Rouse, Ye Women!

Neil Gore with songs by John Kirkpatrick
Townsend Theatre production
Greenwich Theatre

Bird (Rowan Godel) and Mary Macarthur (Bryony Purdue ) Credit: Mic Lowe, Thirteen Media
Bird (Rowan Godel) Credit: Mic Lowe, Thirteen Media
Bird (Rowan Godel) and Albert (Neil Gore) Credit: Mic Lowe, Thirteen Media

Rouse, Ye Women! takes us to the nineteenth century chainmakers of Cradley Heath in the West Midlands.

On a darkened stage, lit by the set’s street lights, a woman behind the window of an outhouse is hammering a heated rod into a light chain. The heavier chains are made by men in factories, the light chains are the work of women and children employed as outworkers. Their work is unregulated, hidden and dangerous. They are paid only a fraction of the wage men receive, with the foggers, that is the middlemen, taking a hefty chunk for organising the subcontracted work.

In what the writers refer to as a “folk ballad opera” that mixes some traditional songs with others by John Kirkpatrick, the show traces the struggle of these women led by Mary Macarthur (Bryony Purdue), an organiser of the National Federation of Women Workers, to win a minimum wage and regulate what came to be referred to as sweated labour.

It is mostly a story in song from Bryony Purdue and Rowan Godel who are both very fine singers. However there are a few brief scenes of dialogue and the occasional short extract from the public speeches of Mary Macarthur.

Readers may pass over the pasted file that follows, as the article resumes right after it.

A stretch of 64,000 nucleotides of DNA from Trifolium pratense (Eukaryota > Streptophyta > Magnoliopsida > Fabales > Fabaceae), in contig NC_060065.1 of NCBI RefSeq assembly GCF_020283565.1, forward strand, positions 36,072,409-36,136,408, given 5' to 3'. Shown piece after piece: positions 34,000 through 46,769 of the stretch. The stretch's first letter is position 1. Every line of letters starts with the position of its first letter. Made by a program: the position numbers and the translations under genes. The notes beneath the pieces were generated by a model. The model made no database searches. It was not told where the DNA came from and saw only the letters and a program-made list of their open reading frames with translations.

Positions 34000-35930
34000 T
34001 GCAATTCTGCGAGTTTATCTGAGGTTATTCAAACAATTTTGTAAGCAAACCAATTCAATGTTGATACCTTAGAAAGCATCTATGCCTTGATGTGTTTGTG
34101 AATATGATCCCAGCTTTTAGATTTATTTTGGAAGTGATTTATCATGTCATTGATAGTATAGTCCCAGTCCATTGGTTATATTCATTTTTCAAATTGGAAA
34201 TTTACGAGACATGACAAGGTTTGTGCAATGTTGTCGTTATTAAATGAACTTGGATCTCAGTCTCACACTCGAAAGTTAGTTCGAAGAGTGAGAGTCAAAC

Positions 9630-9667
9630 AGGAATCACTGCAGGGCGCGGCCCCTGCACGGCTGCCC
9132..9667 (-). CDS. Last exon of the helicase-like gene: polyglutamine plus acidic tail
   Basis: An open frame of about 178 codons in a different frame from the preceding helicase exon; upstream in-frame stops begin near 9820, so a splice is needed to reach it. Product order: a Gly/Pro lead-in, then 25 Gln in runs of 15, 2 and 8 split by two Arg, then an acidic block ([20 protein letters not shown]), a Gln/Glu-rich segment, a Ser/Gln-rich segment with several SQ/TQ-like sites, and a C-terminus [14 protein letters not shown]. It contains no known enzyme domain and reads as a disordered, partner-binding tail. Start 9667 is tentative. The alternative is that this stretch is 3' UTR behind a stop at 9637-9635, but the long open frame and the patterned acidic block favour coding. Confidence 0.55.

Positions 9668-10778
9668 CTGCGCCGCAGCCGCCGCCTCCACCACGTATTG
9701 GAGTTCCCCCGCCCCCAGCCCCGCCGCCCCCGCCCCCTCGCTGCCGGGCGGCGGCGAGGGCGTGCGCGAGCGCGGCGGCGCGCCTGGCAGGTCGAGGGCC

Early in the show, we see an argument between Albert (Neil Gore), a fogger, bringing rods to Bird (Rowan Godel), who works from home. But his casual cheek in that scene later shifts to something a lot more nervous as a national agreement and new laws start to insist on basic standards. That doesn’t stop him trying to con Bird into signing away those rights in a scene which had the large audience vocally urging her not to sign.

The show takes other opportunities to involve the audience including getting them to wave flags from their seats in solidarity with a demonstration on stage and sometimes following a speech by Mary Macarthur, encouraging them to join in the singing of a chorus of “We are the Union.”

It is a vivid, upbeat performance celebrating a very important struggle that was to feed into the upsurge of strikes that marked the period before the 1914 war.

Reviewer: Keith Mckenna

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